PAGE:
At this point in the pandemic, no one wants to spend more time than they have to on Zoom. But that’s what nearly 200 volunteers did since January to investigate and issue ratings for 28 judicial candidates on behalf of the Philadelphia Bar Association’s Commission on Judicial Selection and Retention.

Some of these candidates might not be household names, but if they are elected their decisions will have great impact. As we learned during last year’s presidential election, it is crucial to have qualified judges on the bench whose only allegiance is to the rule of law.

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That’s why 140 volunteer investigators and 33 other members of the Judicial Commission were proud to have logged extra hours on Zoom over the last few months developing recommendations for candidates vying for the 15 open seats on the Philadelphia Court of Common Pleas, Philadelphia Municipal Court, and statewide appellate courts. The judicial commission process is robust by design, and this year the bar confronted the challenge of making it fully virtual for the first time.

At the start of the process, each candidate fills out a lengthy questionnaire and provides several writing samples. Five-person investigative teams then conduct at least 20 interviews about each candidate, seeking out friends, colleagues, adversaries, and judges before whom the candidates have appeared. This year, those teams spent more than 500 hours on this endeavor.

The investigative teams present their findings to the commission, which also interviews candidates directly. Commission members then vote by secret ballot, based on a set of 10 established criteria, whether to assign one of three ratings: “Highly Recommended,” “Recommended,” or “Not Recommended.” The “Highly Recommended” rating is reserved for exceptional candidates: 90% of commission members present must vote for such a rating, which is not a given even for those with the strongest resumés.

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This year, commission members spent more than 20 hours on Zoom calls conducting interviews, discussing candidates’ qualifications, and issuing recommendations. The commission was aided by the similarly rigorous process of the Pennsylvania Bar Association’s Judicial Evaluation Commission. Our commission voted to accept that group’s ratings for appellate court candidates with offices or chambers in Philadelphia.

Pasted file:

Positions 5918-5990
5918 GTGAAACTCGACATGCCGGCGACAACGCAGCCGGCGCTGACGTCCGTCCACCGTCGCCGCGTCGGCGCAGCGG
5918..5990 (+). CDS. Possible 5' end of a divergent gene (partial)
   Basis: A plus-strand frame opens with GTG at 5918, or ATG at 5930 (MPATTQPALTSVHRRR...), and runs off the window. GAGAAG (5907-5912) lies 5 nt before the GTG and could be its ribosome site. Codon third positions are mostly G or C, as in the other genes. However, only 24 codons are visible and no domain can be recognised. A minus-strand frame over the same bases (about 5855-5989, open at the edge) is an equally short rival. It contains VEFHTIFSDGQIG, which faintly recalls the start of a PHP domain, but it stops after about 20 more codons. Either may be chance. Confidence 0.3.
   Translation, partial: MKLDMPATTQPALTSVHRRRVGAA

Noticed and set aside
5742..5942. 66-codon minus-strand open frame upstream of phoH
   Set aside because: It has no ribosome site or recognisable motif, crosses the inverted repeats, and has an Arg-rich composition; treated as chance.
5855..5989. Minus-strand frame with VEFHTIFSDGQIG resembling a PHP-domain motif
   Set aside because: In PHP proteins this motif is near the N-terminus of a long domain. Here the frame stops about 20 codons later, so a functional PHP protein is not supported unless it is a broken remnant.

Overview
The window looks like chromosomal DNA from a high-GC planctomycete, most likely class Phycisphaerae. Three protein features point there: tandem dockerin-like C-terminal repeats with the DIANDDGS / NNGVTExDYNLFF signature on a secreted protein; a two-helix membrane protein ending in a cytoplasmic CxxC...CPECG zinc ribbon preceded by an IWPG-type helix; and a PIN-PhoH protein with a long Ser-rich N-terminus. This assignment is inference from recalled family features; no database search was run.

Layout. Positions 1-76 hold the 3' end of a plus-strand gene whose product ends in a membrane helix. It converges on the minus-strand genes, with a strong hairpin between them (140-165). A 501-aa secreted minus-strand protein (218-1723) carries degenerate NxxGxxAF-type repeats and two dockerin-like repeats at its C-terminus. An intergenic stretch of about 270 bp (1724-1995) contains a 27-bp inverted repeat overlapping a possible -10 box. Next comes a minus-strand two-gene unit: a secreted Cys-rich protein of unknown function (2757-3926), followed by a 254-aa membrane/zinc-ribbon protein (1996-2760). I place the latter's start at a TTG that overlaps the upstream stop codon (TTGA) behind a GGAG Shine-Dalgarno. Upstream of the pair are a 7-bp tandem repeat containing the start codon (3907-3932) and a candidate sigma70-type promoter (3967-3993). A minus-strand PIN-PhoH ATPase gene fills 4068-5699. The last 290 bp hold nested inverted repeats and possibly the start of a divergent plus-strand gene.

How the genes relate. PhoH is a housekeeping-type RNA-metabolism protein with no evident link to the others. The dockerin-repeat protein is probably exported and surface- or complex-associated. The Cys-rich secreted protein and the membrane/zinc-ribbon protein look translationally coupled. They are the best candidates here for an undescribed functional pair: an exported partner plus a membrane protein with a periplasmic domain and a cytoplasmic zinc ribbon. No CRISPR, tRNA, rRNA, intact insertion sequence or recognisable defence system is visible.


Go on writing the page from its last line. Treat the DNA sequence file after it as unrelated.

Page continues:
In addition to members of the bar, the investigative teams and commission both include non-lawyers — community members who volunteer because they believe in the process and feel strongly about electing qualified judges. In addition, the commission includes representatives of the judiciary, including the president judges of the Court of Common Pleas and Municipal Court.

No aspect of this process exists in a vacuum. If new information comes to light at any point that the commission believes could cast doubt on a candidate’s qualifications, that person is invited back to speak with the commission.

This year, a significant portion of our candidate interviews were devoted to discussing our country’s struggles with racial inequality and the need for greater diversity and inclusion at all levels of government, the courts, and law enforcement. As Asian American-Pacific Islander communities increasingly became the target of hate crimes, the commission began incorporating questions about that issue. We expect judicial candidates to be able to think on their feet, and to understand and have compassion for the issues that Philadelphians and Pennsylvanians face each day.

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While the commission has given its ratings for 2021, our work is far from over. Judicial elections in the city and state are frequently determined not by qualifications, but by the pure luck of drawing a high ballot position. The association’s political action committee, the Campaign for Qualified Judges, focuses on education to ensure that voters notice Highly Recommended and Recommended candidates even if they happen to be far down the ballot.

In years past, the campaign sent hundreds of volunteers to polling places on Election Day to share the commission’s recommendations, coupled with a digital and social media campaign. We are proud that in 2019, three “Highly Recommended” and four “Recommended” judges were elected, and that not a single “Not Recommended” candidate won their race.

This year, facing the added challenges of a pandemic and the move to mail-in ballots, the campaign will again mount a robust digital effort, in addition to visiting dozens of wards and community groups to share our ratings — and perhaps just as important, to explain the process we use to reach them.

Lauren P. McKenna is chancellor of the Philadelphia Bar Association and a member of the Judicial Commission. Niki T. Ingram is 2021 chair of the Judicial Commission. For more information on the commission’s ratings: